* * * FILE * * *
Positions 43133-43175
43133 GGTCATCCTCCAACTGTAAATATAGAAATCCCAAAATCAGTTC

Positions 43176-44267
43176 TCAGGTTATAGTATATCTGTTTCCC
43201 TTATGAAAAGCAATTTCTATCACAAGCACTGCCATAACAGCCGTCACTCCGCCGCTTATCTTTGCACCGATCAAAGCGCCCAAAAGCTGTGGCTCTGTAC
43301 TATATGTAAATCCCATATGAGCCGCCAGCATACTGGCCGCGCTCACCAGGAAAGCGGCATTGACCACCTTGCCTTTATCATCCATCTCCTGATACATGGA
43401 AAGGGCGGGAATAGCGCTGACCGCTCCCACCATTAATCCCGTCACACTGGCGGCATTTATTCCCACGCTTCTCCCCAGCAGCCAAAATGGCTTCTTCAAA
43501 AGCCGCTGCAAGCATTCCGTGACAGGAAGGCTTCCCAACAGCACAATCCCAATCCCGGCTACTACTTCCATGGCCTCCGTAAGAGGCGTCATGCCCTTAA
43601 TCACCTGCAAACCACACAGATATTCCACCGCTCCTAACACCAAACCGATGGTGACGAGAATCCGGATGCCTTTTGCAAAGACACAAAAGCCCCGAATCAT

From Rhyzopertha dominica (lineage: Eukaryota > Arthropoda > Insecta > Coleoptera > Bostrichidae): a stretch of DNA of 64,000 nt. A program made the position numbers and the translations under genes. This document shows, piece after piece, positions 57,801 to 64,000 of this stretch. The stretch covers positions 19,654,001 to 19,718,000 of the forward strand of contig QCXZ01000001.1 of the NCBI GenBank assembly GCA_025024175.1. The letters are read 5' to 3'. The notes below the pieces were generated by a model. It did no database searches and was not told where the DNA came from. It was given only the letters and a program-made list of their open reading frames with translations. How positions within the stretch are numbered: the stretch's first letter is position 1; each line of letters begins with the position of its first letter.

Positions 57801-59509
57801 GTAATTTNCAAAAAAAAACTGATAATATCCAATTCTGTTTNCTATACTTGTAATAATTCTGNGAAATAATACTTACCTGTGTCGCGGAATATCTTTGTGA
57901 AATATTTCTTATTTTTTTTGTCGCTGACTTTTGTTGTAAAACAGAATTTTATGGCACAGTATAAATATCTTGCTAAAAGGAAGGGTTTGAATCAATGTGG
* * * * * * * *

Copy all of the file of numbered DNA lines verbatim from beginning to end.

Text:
Positions 43133-43175
43133 GGTCATCCTCCAACTGTAAATATAGAAATCCCAAAATCAGTTC

Positions 43176-44267
43176 TCAGGTTATAGTATATCTGTTTCCC
43201 TTATGAAAAGCAATTTCTATCACAAGCACTGCCATAACAGCCGTCACTCCGCCGCTTATCTTTGCACCGATCAAAGCGCCCAAAAGCTGTGGCTCTGTAC
43301 TATATGTAAATCCCATATGAGCCGCCAGCATACTGGCCGCGCTCACCAGGAAAGCGGCATTGACCACCTTGCCTTTATCATCCATCTCCTGATACATGGA
43401 AAGGGCGGGAATAGCGCTGACCGCTCCCACCATTAATCCCGTCACACTGGCGGCATTTATTCCCACGCTTCTCCCCAGCAGCCAAAATGGCTTCTTCAAA
43501 AGCCGCTGCAAGCATTCCGTGACAGGAAGGCTTCCCAACAGCACAATCCCAATCCCGGCTACTACTTCCATGGCCTCCGTAAGAGGCGTCATGCCCTTAA
43601 TCACCTGCAAACCACACAGATATTCCACCGCTCCTAACACCAAACCGATGGTGACGAGAATCCGGATGCCTTTTGCAAAGACACAAAAGCCCCGAATCAT

From Rhyzopertha dominica (lineage: Eukaryota > Arthropoda > Insecta > Coleoptera > Bostrichidae): a stretch of DNA of 64,000 nt. A program made the position numbers and the translations under genes. This document shows, piece after piece, positions 57,801 to 64,000 of this stretch. The stretch covers positions 19,654,001 to 19,718,000 of the forward strand of contig QCXZ01000001.1 of the NCBI GenBank assembly GCA_025024175.1. The letters are read 5' to 3'. The notes below the pieces were generated by a model. It did no database searches and was not told where the DNA came from. It was given only the letters and a program-made list of their open reading frames with translations. How positions within the stretch are numbered: the stretch's first letter is position 1; each line of letters begins with the position of its first letter.

Positions 57801-59509
57801 GTAATTTNCAAAAAAAAACTGATAATATCCAATTCTGTTTNCTATACTTGTAATAATTCTGNGAAATAATACTTACCTGTGTCGCGGAATATCTTTGTGA
57901 AATATTTCTTATTTTTTTTGTCGCTGACTTTTGTTGTAAAACAGAATTTTATGGCACAGTATAAATATCTTGCTAAAAGGAAGGGTTTGAATCAATGTGG